The Raving Theist

Dedicated to Jesus Christ, Now and Forever

2004 January

Heaven on Earth

January 31, 2004 | 5 Comments

Captain Kangaroo died last week and, according to this cartoon, is busy re-creating one of his show’s old routines by dropping ping pong balls from Heaven:

Kangaroo.jpg

Technically, though, we can’t really know that it’s Heaven that the balls are supposed be coming from. It might well be that the cartoon was drawn by an atheist trying to show all the fun that can be had in a godless afterlife. Or mocking Mr. Kangaroo for not outliving Mr. Moose or Mr. Bunny Rabbit.

Whatever the case, the cartoon is atypical because the usual convention is to depict the newly-deceased entertaining the dead, usually right inside the Pearly Gates and under the watchful eye of St. Peter (see here and here). I suppose The Captain is being permitted to interact with the living because the alternative would be to show him cavorting before an audience of murdered and cancer-stricken children. But there are ways around that, as the death of Mister Rogersdemonstrated.

I’m waiting for some cartoonist to depict a famous doctor practicing his craft on Earth after death. Why not show Dr. Christiaan Barnard’s spirit switching hearts in the operating room? And how come there weren’t any cartoons of Mother Teresa performing her posthumous healing miracles?

Newdow

January 29, 2004 | 9 Comments

Do you think that the Supreme Court will strike down the Pledge of Allegiance as unconstitutional?

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Thorne In God’s Side

January 29, 2004 | 6 Comments

For a fee, some companies will put your name on a tiny, invisible star billions of light years away. Mister Thorne is offering a better deal here on earth — he’ll put your name on a Supreme Court brief aimed at striking down the Prayer of Allegiance! Just imagine Justice Rehnquist reading your name and gnashing his teeth as tears of helpless rage stream down his face! Just imagine Justice Scalia quivering and quaking and soiling his pants as the middle finger of blasphemy leaps off the page and pokes out his eyes! Just imagine your name sitting in the back of a dark filing cabinet drawer in the Supreme Court basement for all eternity, roaches scurrying off it every ten years or so as future generations of legal scholars exhume it to write their master’s theses!

The Raving Atheist heartily endorses this endeavor and beseeches you, in the name of, er, uh, whatever, to seize this opportunity. Your voice is important, because apparently a lot of groups ordinarily in favor of church/state separation have wussed out, doubtlessly out of some misguided notion of religious “tolerance.” Read Mister Thorne’s e-mail for the details on how you can become part of atheistic history:

This message concerns the case of Elk Grove Unified School District v. Michael Newdow, commonly known as the “Pledge of Allegiance case,” set for oral argument before the United States Supreme Court on 24 March 2004.

This is a request for assistance.

I hope to file an amicus curiae (friend of the court) brief in this case. The deadline for filing such a brief is 13 February 2004 (according to the docket for case #02-1624, 13 February 2004 is the deadline for submitting respondent’s briefs on the merits).

The brief will raise such arguments as these:

1. The reference to divinity in the current Pledge of Allegiance does not merely recognize as historical fact that our Nation was believed to have been founded ‘under God.’ It is an affirmation that this IS “one nation under God.” Nor is it simply an “acknowledgment of our religious heritage.” It’s a STATEMENT OF BELIEF: that there is a god, and that that god is, in some sense, over the United States.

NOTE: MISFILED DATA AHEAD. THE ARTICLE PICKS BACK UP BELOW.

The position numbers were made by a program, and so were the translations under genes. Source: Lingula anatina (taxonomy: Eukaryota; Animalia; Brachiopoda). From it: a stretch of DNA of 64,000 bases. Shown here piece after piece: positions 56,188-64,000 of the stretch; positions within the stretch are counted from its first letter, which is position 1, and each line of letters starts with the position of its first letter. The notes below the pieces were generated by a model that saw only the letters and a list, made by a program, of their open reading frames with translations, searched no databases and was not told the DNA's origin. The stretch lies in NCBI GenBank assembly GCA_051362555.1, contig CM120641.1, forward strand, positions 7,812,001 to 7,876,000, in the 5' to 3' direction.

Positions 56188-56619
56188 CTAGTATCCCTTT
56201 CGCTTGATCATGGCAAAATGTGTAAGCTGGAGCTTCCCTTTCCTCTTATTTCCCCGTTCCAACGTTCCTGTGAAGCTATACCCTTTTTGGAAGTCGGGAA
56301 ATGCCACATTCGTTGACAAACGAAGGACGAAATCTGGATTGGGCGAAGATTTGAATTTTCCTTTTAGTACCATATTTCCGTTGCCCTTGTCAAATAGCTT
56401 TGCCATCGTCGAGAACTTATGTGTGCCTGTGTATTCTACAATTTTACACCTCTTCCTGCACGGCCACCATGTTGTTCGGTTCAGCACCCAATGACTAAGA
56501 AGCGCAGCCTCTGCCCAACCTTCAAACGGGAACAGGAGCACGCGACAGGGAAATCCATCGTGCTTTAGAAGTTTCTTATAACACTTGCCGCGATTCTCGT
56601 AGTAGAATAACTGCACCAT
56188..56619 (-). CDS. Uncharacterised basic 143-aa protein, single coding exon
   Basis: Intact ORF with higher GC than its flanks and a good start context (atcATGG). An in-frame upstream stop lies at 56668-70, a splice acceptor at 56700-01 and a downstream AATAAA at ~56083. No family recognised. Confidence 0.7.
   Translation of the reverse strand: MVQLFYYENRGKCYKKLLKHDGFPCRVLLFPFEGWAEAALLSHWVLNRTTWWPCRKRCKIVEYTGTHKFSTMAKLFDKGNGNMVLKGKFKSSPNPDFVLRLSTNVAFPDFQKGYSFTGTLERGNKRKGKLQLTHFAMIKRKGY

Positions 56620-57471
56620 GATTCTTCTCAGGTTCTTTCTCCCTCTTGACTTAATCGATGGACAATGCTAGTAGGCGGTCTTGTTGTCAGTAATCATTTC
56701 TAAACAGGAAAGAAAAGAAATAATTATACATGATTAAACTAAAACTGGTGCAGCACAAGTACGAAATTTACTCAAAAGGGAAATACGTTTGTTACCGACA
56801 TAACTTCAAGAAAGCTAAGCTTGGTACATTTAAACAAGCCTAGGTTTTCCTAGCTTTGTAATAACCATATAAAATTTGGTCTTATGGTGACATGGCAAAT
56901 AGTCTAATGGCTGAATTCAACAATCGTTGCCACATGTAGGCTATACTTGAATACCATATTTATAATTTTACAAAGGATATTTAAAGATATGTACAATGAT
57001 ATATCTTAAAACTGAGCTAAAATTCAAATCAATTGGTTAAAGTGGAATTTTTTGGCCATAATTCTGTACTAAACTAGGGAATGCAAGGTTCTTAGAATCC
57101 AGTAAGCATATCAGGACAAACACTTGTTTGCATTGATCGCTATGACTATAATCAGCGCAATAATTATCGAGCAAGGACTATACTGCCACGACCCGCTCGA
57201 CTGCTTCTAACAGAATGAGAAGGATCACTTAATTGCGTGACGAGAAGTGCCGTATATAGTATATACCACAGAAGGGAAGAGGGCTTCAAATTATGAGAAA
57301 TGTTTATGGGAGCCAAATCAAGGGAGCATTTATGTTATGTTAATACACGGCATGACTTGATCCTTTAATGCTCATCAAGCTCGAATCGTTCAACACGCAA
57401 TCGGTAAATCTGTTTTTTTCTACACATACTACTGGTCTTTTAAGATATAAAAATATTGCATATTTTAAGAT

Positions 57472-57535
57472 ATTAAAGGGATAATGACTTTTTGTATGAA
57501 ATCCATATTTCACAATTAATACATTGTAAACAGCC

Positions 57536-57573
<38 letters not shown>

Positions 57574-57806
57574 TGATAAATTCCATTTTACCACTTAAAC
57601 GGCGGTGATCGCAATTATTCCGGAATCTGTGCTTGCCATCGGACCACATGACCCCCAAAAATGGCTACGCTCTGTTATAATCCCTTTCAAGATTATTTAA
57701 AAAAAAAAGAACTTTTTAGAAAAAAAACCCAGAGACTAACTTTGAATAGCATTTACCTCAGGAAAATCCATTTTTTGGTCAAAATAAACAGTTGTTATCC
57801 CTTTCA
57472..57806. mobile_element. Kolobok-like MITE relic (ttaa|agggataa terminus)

2. A law that requires the current Pledge of Allegiance to be recited each day in public school is a law that requires the daily affirmation of a controversial religious belief.

3. A law that requires the current Pledge of Allegiance to be recited each day in public school exposes the State’s preference for one particular religious belief over others (e.g. the belief that there are no gods, or that there are many gods).

4. A law that requires the current Pledge of Allegiance to be recited each day in public school interferes with the rights of parents to “direct the religious upbringing of their children.” Specifically, it interferes with the rights of parents who wish to teach their children that there are no gods, or that there are many gods, or that the gods have no particular interest in the United States.

5. A law that requires the current Pledge of Allegiance (including the particular religious belief it proclaims) to be recited each day in public schools amounts to state-sponsored religious indoctrination of public school students in violation of the Establishment Clause of the First Amendment.

These arguments dispute those made by the many other amicus briefs already filed in this case.

So far, 40 amicus curiae briefs have been filed in this case, and they all oppose Newdow. Even the brief from Americans United for Separation of Church and State opposes Newdow (by asking the court not to even hear the case). The ACLU has not filed a brief and neither has American Atheists [Update:. Mister Thorne advises me that American Atheists will be submitting a brief].

In other words, all the court is hearing are reasons why it should rule AGAINST Newdow.

My brief will argue that the court should rule IN FAVOR OF Newdow, that it should uphold the Ninth Circuit Court of Appeals’ ruling.

There’s a hitch though. Right now, I’m two weeks shy of being out of work for two whole years. That’s right! There are jobs around here, but nobody seems much inclined to hire someone who’s in his 50s, try as he might.

So . . . I’m asking for your financial support. I’m asking you to donate to the cause so I can afford to have 40 copies of the brief printed (as required by the Supreme Court).